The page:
From BR Bullpen
James William Maloney
- Bats Left, Throws Right
- Height 6' 2", Weight 207 lb.
 Biographical Information
"The only thing I knew about him was when he popped up on the scoreboard in Cincinnati, 'This Day in Reds History'. Seems like he is in every other one — Jim Maloney threw 10 shutout innings; Jim Maloney threw another no-hitter; Jim Maloney struck out 25 or something." - Homer Bailey, describing what he knew about Maloney before meeting him
Jim Maloney was one of the biggest pitching stars of the 1960s, winning 20 games twice and 134 overall in his career. His forte was the strikeout: he ranks #25 on the all-time list for strikeouts per nine innings. He was known as one of the hardest throwers of his time.
Maloney threw two no-hitters, both while with the Cincinnati Reds. The first, on August 19, 1965 at Wrigley Field against the Chicago Cubs, was a 10-inning affair. Despite not allowing a hit, Maloney was in trouble most of the game because of walks. His mound counterpart, Larry Jackson, held the Reds to just 1 run - a solo homer by Leo Cardenas in the 10th -, and Maloney walked 10 batters. He also struck out 12, and threw a total of 187 pitches that day.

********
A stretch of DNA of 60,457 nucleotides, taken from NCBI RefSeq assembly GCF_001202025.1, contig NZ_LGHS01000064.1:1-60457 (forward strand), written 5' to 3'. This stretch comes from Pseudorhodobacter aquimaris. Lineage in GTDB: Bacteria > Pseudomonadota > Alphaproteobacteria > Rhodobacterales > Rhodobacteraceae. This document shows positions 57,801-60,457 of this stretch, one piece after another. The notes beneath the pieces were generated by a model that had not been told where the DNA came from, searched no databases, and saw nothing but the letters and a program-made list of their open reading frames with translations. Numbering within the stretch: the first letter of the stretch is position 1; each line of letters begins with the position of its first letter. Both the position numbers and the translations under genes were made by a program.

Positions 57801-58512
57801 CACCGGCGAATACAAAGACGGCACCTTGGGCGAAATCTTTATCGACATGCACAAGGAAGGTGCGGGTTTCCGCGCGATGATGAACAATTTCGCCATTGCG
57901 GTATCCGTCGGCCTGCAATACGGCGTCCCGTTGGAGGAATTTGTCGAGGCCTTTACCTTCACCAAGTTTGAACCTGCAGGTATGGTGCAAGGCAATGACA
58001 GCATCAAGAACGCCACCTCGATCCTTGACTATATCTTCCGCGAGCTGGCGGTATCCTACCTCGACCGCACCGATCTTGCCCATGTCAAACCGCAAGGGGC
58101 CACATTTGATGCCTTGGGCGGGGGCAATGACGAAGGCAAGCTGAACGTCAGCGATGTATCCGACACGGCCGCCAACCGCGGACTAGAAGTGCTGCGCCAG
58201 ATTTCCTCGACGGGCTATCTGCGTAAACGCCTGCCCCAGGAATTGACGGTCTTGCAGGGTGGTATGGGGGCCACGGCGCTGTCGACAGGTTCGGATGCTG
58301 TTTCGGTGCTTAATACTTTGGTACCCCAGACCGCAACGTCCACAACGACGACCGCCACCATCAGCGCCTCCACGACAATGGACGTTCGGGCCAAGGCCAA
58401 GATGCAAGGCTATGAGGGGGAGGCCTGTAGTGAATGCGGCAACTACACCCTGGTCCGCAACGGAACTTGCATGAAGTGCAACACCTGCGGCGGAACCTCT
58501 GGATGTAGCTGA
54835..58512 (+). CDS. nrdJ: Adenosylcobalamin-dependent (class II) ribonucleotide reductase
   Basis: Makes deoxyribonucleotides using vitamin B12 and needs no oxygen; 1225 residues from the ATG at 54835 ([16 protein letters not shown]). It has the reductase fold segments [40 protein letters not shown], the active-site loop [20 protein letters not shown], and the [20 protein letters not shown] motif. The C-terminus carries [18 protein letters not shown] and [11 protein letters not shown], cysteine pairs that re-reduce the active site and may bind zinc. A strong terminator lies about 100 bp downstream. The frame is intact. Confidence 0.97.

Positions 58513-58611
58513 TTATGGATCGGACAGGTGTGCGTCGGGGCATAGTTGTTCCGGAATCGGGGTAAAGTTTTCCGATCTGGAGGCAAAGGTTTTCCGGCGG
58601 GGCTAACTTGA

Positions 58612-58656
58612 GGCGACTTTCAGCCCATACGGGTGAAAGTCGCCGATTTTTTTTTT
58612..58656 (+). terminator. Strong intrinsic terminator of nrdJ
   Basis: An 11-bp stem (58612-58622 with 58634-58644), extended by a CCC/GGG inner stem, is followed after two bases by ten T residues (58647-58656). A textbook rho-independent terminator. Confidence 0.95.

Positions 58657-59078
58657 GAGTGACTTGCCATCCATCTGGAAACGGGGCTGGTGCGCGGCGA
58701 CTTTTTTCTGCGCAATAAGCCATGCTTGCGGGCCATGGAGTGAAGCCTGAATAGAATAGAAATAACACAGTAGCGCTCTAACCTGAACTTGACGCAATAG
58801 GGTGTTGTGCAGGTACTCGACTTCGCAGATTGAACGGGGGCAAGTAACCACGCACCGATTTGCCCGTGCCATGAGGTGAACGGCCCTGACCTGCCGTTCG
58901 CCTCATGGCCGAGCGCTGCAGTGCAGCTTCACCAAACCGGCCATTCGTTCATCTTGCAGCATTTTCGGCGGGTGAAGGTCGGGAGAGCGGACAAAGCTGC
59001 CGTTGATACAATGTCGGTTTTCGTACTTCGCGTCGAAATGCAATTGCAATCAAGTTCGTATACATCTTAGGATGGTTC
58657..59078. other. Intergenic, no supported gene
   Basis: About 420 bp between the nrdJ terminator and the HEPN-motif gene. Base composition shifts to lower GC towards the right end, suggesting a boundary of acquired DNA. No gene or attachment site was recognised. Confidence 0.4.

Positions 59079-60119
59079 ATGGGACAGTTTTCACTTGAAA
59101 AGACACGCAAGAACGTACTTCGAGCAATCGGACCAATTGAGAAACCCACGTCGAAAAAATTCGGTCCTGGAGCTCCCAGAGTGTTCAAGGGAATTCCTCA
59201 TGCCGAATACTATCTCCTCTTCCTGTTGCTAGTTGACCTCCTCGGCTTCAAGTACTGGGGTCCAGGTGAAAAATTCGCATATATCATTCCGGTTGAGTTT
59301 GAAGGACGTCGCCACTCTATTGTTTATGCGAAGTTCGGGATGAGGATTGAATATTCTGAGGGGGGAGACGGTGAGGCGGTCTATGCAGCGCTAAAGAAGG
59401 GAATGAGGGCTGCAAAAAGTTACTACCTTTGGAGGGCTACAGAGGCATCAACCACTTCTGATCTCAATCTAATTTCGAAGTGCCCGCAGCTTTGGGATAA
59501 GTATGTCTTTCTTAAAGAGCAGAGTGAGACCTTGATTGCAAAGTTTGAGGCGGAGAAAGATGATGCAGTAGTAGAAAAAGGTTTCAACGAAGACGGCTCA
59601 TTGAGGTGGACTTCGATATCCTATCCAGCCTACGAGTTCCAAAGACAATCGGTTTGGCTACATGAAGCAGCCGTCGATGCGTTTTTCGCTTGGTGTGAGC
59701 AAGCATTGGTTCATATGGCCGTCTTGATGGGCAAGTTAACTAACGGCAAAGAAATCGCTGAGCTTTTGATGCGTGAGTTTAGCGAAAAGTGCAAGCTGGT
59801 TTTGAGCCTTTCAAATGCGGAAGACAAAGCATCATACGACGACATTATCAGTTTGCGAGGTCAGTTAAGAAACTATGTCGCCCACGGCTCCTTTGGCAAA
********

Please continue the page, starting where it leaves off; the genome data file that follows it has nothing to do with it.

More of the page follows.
The second, on April 30, 1969 against the Houston Astros at Crosley Field, was a tidier effort. Maloney only walked five (and struck out 13). His glory was short-lived, however. The next day, the Astros' Don Wilson no hit the Reds, with an almost identical line (6 walks, 13 strikeouts).
In his second start of the 1970 season, Maloney severed his achilles tendon while running the bases. He never fully recovered from his injury, keeping him from ever returning to form. The injury effectively ended his career, as he sported a 134-80 record, 3.08 ERA, and two no-hitters prior to 1970 and a 0-4 record with a 7.28 ERA in 1970 and 1971.
 Notable Achievements
- NL All-Star (1965)
- NL Shutouts Leader (1966)
- 15 Wins Seasons: 6 (1963-1968)
- 20 Wins Seasons: 2 (1963 & 1965)
- 200 Innings Pitched Seasons: 4 (1963-1966 & 1968)
- 200 Strikeouts Seasons: 4 (1963-1966)